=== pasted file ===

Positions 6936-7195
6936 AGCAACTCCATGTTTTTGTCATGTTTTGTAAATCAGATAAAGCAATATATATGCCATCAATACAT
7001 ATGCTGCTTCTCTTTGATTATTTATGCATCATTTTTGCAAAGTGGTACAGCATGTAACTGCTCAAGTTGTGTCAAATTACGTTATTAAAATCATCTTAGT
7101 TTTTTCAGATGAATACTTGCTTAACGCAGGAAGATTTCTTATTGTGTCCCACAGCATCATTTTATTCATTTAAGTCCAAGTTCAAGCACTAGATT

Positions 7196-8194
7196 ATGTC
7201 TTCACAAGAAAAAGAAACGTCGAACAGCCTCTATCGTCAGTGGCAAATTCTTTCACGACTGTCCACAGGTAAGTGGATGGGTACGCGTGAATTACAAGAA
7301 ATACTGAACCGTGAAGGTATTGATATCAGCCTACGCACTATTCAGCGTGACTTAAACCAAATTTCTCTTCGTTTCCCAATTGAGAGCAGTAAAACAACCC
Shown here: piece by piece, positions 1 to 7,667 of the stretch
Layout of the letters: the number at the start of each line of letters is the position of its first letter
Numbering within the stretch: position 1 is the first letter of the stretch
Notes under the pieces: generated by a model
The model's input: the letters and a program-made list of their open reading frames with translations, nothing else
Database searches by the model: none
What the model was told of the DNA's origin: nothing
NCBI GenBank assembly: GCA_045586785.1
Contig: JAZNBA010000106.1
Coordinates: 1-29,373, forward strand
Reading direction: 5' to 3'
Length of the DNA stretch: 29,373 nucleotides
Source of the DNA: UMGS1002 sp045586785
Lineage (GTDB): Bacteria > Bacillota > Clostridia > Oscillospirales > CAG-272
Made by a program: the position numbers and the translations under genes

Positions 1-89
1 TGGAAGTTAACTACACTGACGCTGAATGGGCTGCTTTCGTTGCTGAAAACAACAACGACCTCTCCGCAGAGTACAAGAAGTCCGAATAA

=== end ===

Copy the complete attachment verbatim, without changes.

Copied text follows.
Positions 6936-7195
6936 AGCAACTCCATGTTTTTGTCATGTTTTGTAAATCAGATAAAGCAATATATATGCCATCAATACAT
7001 ATGCTGCTTCTCTTTGATTATTTATGCATCATTTTTGCAAAGTGGTACAGCATGTAACTGCTCAAGTTGTGTCAAATTACGTTATTAAAATCATCTTAGT
7101 TTTTTCAGATGAATACTTGCTTAACGCAGGAAGATTTCTTATTGTGTCCCACAGCATCATTTTATTCATTTAAGTCCAAGTTCAAGCACTAGATT

Positions 7196-8194
7196 ATGTC
7201 TTCACAAGAAAAAGAAACGTCGAACAGCCTCTATCGTCAGTGGCAAATTCTTTCACGACTGTCCACAGGTAAGTGGATGGGTACGCGTGAATTACAAGAA
7301 ATACTGAACCGTGAAGGTATTGATATCAGCCTACGCACTATTCAGCGTGACTTAAACCAAATTTCTCTTCGTTTCCCAATTGAGAGCAGTAAAACAACCC
Shown here: piece by piece, positions 1 to 7,667 of the stretch
Layout of the letters: the number at the start of each line of letters is the position of its first letter
Numbering within the stretch: position 1 is the first letter of the stretch
Notes under the pieces: generated by a model
The model's input: the letters and a program-made list of their open reading frames with translations, nothing else
Database searches by the model: none
What the model was told of the DNA's origin: nothing
NCBI GenBank assembly: GCA_045586785.1
Contig: JAZNBA010000106.1
Coordinates: 1-29,373, forward strand
Reading direction: 5' to 3'
Length of the DNA stretch: 29,373 nucleotides
Source of the DNA: UMGS1002 sp045586785
Lineage (GTDB): Bacteria > Bacillota > Clostridia > Oscillospirales > CAG-272
Made by a program: the position numbers and the translations under genes

Positions 1-89
1 TGGAAGTTAACTACACTGACGCTGAATGGGCTGCTTTCGTTGCTGAAAACAACAACGACCTCTCCGCAGAGTACAAGAAGTCCGAATAA